ETHNONYMS: Cashinahua, Kaxinaua, Kaxinawa
Identification. The Kashinawa are an indigenous people of Amazonia who share a common identity and language. Although they accept the denomination "Kashinawa" (kashi, "bat," and nawa, "outsiders, foreigners"), their autodenomination is "Huni Kuin" ("real men"—huni, "man," and kuin, "real") as opposed to "Huni Kuinman" ("notreal men," i.e., any non-Kashinawa). As Huni Kuin they speak a common language, hancha kuin ("real words").
Location. The Kashinawa live in approximately twenty settlements scattered along the upper reaches of two of the main tributaries of the Amazon, the Juruá and the Purus, or their headwater tributaries, in both Brazil and Peru.
Demography. There are approximately 3,000 Kashinawa, 2,000 living in the Brazilian state of Acre and 1,000 in the Peruvian state of Coronel Portillo.
Linguistic Affiliation. The Kashinawa language belongs to the Panoan Family.
History and Cultural Relations
The Kashinawa probably have lived in the general area where they are presently located since no later than a.d. 1200, but our knowledge of their presence in the region dates from reports of the English geographer William Chandless in the 1860s. Beginning about that time, Brazilians from the state of Pará began to make expeditions during the dry season to exploit rubber, sarsaparilla, cacao, and copaiba oil. Later, colonists from northeastern Brazil settled in the area. These early contacts seem to have been peaceful. In 1898 Peruvian caucheros (rubber workers) staged planned massacres of the indigenous peoples, which, along with the epidemics that accompanied contact with outsiders, decimated the indigenous population of the region. Beginning about 1910, some Kashinawa worked rubber for Brazilian bosses under the debt-peonage system, as some still do today. Others fled to the headwaters of the Rio Curanja, a tributary of the Purus, where they lived in relative isolation until the late 1940s. In Acre, the Kashinawa lived with Brazilian settlers, tapping rubber and hunting for them. They became Catholics like their Brazilian bosses, the men learned Portuguese, and the residential basis for their sociopolitical organization was lost. They continued to see themselves as Kashinawa, however, because the Brazilians regarded them as índios or caboclos —not "civilized."
The building of the BR-364 highway into the state of Acre, beginning in 1970, opened up the state to land speculation and cattle ranching, with an ensuing battle for control over land between ranchers and the seringalistas (rubber tappers), a battle that continues. As a result of the development of an indigenous movement in Acre, some of the Brazilian Kashinawa now live on their own land within "indigenous areas" established by the Brazilian government, with bilingual schools and economic cooperatives. U.S. Protestant missionaries began work with the Peruvian Kashinawa in 1955, resulting in the establishment of bilingual schools under the auspices of the Peruvian Ministry of Education and in the conversion of many of the Kashinawa to Protestant Christianity. Despite these acculturative influences, the Kashinawa continue to maintain much of their indigenous culture, adopting and adapting to Peruvian and Brazilian elements where useful.
Traditional Kashinawa villages consisted of a single large house situated in the middle of a garden near a large stream that provided water and bathing sites. Each house, made of hardwood posts and poles with a thatched roof that came to within a meter of the earthen floor, contained at least two extended families, linked by consanguinity and affinity, with a total population of 25 to 100 individuals. When they moved to the banks of larger rivers that flood seasonally, the Kashinawa adopted local Peruvian-Brazilian architecture with raised palm-bark floors and walls enclosing at least the sleeping areas. Each house provides living accommodations for a single nuclear or extended family. Small cooking huts are constructed near or attached to the house. When a new village is established, it is constructed in a new garden, with additional new gardens being made in areas cleared in the forest surrounding the village at a distance of up to one hour's walk.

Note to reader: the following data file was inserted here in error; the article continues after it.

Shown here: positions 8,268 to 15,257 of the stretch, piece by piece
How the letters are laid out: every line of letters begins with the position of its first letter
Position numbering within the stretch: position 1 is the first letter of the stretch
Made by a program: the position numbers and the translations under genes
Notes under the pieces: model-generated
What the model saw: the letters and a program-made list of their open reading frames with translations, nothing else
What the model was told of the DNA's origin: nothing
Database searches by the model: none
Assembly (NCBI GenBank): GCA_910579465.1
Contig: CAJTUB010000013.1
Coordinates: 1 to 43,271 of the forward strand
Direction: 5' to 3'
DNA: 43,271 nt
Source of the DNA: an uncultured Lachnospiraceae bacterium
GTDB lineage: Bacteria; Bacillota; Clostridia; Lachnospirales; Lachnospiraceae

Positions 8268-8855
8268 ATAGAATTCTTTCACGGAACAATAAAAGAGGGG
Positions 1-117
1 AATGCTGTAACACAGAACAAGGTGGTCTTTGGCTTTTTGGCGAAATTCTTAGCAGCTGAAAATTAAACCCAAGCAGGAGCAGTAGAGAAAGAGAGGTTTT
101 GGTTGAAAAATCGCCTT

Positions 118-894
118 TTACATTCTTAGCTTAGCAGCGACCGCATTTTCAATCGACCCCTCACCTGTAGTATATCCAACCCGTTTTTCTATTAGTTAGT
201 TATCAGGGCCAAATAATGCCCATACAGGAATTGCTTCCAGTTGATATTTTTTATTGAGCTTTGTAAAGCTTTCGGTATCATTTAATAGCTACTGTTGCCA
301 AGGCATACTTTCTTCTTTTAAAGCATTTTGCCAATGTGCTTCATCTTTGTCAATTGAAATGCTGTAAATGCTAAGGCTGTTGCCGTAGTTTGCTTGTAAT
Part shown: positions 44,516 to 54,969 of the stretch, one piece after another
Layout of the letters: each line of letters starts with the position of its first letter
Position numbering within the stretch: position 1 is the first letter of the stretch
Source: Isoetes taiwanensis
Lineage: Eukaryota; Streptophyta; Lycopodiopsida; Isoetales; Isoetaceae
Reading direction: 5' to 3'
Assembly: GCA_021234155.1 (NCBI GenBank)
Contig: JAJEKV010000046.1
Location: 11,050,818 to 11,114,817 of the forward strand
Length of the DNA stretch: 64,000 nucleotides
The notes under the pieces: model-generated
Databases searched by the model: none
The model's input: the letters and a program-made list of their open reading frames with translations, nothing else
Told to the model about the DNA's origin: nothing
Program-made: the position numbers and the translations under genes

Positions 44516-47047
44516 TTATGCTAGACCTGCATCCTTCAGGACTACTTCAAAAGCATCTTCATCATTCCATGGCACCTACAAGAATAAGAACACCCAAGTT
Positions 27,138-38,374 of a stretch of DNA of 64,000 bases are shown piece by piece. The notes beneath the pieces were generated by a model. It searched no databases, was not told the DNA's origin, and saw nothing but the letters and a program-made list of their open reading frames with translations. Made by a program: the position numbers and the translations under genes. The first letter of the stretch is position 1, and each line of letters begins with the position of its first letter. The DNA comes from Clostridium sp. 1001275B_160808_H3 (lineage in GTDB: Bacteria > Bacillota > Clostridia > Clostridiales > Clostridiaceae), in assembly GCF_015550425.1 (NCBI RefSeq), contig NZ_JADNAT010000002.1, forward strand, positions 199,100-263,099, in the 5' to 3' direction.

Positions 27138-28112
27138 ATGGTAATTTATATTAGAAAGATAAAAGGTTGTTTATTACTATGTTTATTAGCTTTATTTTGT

Subsistence and Commercial Activities. Hunting and slash-and-burn horticulture, supplemented by gathering and fishing, are the basis of Kashinawa subsistence. Although horticulture provides the bulk of the diet, hunting is viewed by both males and females as the single most important economic activity because meat, the product of the hunt, is the most highly valued component of the diet. A meal requires both meat and garden products to be complete, however. The significance of meat is indicated by the words for hunger; buni means to be hungry in general, whereas pinsi indicates hunger for meat. After a large repast consisting only of vegetables and fruit, people frequently complain that they are hungry, pinsi.
Industrial Arts. The Kashinawa made all of the material objects necessary for their normal activities. All such objects are gender linked. Women spun and wove cotton into skirts, hammocks, and other textile objects used by men and made ceramic pots, water jugs, toasters, bowls, and the like. They also fashioned several types of baskets and jewelry made of seeds and teeth. Men made bows and arrows, clubs and spears, some types of baskets, canoes, wooden grinding boards and rockers, and wooden mortars and pestles, as well as various wooden objects used by women in cooking and weaving. They also made feather headdresses and all ritual attire. Stone axes and turtle-shell hoes have been replaced by steel axes and machetes, and shotguns have become the major weapon for hunting, although the Kashinawa have not completely replaced bows and arrows.
Trade. Historically, the Kashinawa were not involved in trade. They exchanged goods among themselves and with other villages and tribes, but such exchanges were not the source of items new to their inventory of goods. Contact with Brazilians and Peruvians introduced trade, usually of labor for goods, within the context of debt peonage. In the second half of the twentieth century the Kashinawa have begun to sell or exchange rice and other food products and artifacts to obtain a wide range of Brazilian and Peruvian goods. A cooperative was established in one village, but it has not proven successful because most Kashinawa do not understand the market system.